DESIGN. The aircraft is made according to the “tailless” scheme with a small controlled destabilizer. It had an all-welded construction (the method of automatic through-penetration welding was used for the manufacture of large-sized panels). Titanium (OT-4, BT-20) and steel (VNS-2) alloys were used as structural materials. A number of structures were supposed to be made using radio absorbing materials to reduce the radar visibility of the aircraft.
The wing was triangular in plan with a thin profile (3%) and had a fracture along the leading edge. On the trailing edge there were three-section ailerons. The wing toe is deflected (the bend of the toe provided a “unstressed” profile exit at supersonic speeds).
The fuselage of the T-4 consisted of a deflectable nose part (the deviation was made by a screw pair using a reducer and two hydraulic motors and took no more than 15 seconds), a two-seat cockpit, an airborne BREO compartment (which had a longitudinal passage that provided convenient access to the equipment units) fuel compartment and tail compartment to accommodate the brake parachute.
In the front of the fuselage, destabilizers were used, used for balancing with low stability margins (2% at subsonic speed and 3- 5% at supersonic), which reduced the aerodynamic quality loss by balancing, increased the flight range by 7% and reduced hinges on governing bodies. A small margin of stability was achieved by pumping fuel in flight.
The vertical tail of a relatively small area provided the minimum amount of road stability. The rudder was divided into two sections.
The crew, consisting of two people, was placed in the cockpit according to the “tandem” scheme (the ejection seats of the pilots are somewhat shifted to the left). On the prototype there was a periscope for a review with the nose raised (it was used at speeds up to 600 km / h).
The main landing gear was retracted to the central part of the engine nacelles and had eight-wheeled carts. Turning and dropping of the cart of the main supports was carried out by one hydraulic cylinder. Two-chamber shock absorbers with an anti-overload valve were installed. Pneumatics wheels coupled.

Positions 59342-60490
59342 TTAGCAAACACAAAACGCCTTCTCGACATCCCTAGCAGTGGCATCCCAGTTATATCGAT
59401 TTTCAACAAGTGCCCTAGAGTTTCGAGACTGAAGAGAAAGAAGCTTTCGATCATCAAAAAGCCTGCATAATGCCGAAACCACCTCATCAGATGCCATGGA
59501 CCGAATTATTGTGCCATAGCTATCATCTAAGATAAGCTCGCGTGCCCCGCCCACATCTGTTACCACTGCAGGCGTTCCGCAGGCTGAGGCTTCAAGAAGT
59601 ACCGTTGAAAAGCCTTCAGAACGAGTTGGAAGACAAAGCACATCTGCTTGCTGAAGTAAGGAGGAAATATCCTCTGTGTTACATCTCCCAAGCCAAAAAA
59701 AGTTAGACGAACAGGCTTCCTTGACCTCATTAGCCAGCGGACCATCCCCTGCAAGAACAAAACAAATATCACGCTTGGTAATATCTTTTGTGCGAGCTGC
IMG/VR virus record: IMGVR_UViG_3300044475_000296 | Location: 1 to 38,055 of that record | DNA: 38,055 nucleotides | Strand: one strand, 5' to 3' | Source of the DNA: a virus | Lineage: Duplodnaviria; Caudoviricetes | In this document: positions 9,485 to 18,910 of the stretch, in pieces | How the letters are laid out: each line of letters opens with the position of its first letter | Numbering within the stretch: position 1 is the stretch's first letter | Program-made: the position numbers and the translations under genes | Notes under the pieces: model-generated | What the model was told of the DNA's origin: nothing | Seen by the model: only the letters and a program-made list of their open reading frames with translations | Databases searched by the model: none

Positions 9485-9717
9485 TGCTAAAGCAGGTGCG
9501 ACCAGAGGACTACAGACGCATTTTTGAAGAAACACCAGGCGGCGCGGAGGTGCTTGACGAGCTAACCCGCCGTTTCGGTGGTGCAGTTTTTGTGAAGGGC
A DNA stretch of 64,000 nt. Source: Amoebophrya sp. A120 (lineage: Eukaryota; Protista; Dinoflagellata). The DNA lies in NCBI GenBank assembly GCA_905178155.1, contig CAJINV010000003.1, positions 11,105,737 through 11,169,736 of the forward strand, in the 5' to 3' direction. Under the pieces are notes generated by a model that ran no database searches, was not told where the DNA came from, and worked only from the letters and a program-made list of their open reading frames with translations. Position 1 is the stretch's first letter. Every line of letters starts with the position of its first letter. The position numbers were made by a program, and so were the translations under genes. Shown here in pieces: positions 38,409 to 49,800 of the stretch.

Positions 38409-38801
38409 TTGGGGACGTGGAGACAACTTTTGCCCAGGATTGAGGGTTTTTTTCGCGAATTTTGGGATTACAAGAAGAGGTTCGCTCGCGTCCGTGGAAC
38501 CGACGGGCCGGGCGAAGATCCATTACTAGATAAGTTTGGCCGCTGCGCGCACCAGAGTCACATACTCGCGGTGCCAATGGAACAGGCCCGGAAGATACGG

The front desk with a two-wheeled cart was retracted into the nose of the air intake, under the vertical wedge. The control of the front desk is electric.
POWER POINT - four TRDF RD-36-41 (4 X 16 150 who) - was placed in the ventral nacelle with a single channel for each pair of engines. Air inlet with a vertical wedge - mixed compression with a software-closed control system for the number M and the ratio of the pressure in the throat of the air intake. There was a boundary layer drain system.
TRDF nozzle - multimode, supersonic - had three crowns of mobile shutters. Thermostable naphthal (RG-1) was used as fuel.
EQUIPMENT. The aircraft was equipped with an analog EDSU with fourfold redundancy (a backup mechanical control system was also installed on the first prototype) and a two-channel hydraulic system with 280 pressure kgf / cm2 operating effectively at high temperatures caused by kinetic heating (XC-2-1 high-temperature fluid was applied). Steel pipelines of the hydraulic system were brazed from the material VNS-2.
The main electrical system - AC stabilized frequency. The secondary electrical system - direct current rectifier devices.
The air conditioning system of the cockpit of the pilots and avionics compartments is evaporative, of a closed type, with the use of fuel as the primary refrigerant.
There was a balancing system in flight by pumping fuel.
Target equipment included astroinertial system, high power radar, reconnaissance equipment (radar BO, optical, IR and radio sensors). The aircraft was supposed to be equipped with an automated bypass system for ground obstacles when flying at low altitude.
A navigation pad and a multifunctional control panel were installed in the cockpit. Fighter-type control knob was used for piloting by plane.
ARMING included two hypersonic solid propellant anti-ship air-to-ground X-45 air-to-air missiles with a range of up to 500 km, having a homing system and flying along a ricochet trajectory (they were located on the two underwing nodes of the suspension). Free-fall bombs and fuel were located in the drop-down ventral container.
Characteristics of the T-4
DIMENSIONS. Wingspan 22,0 m; length of the aircraft 44,5 m; 11,2 aircraft height m; 295,7 m2 wing area.
ENGINES. TRDZ RD-36-41 (4 x 159,3 kN / 4 x 16 150 kgf).
MASS AND LOADSnormal take-off 114 000; maximum take-off (with outboard fuel tank and two SD) 135 000; empty 55 600.
FLIGHT DATA. Maximum horizontal flight speed 3200 km / h; cruising speed horizontal flight 3000 km / h; practical range 6000 km; distillation range 7000 km; practical ceiling (calculated) 25 000-30 000 m; the length of the run 950-1050 m; length of the run with a brake parachute 800-900 m.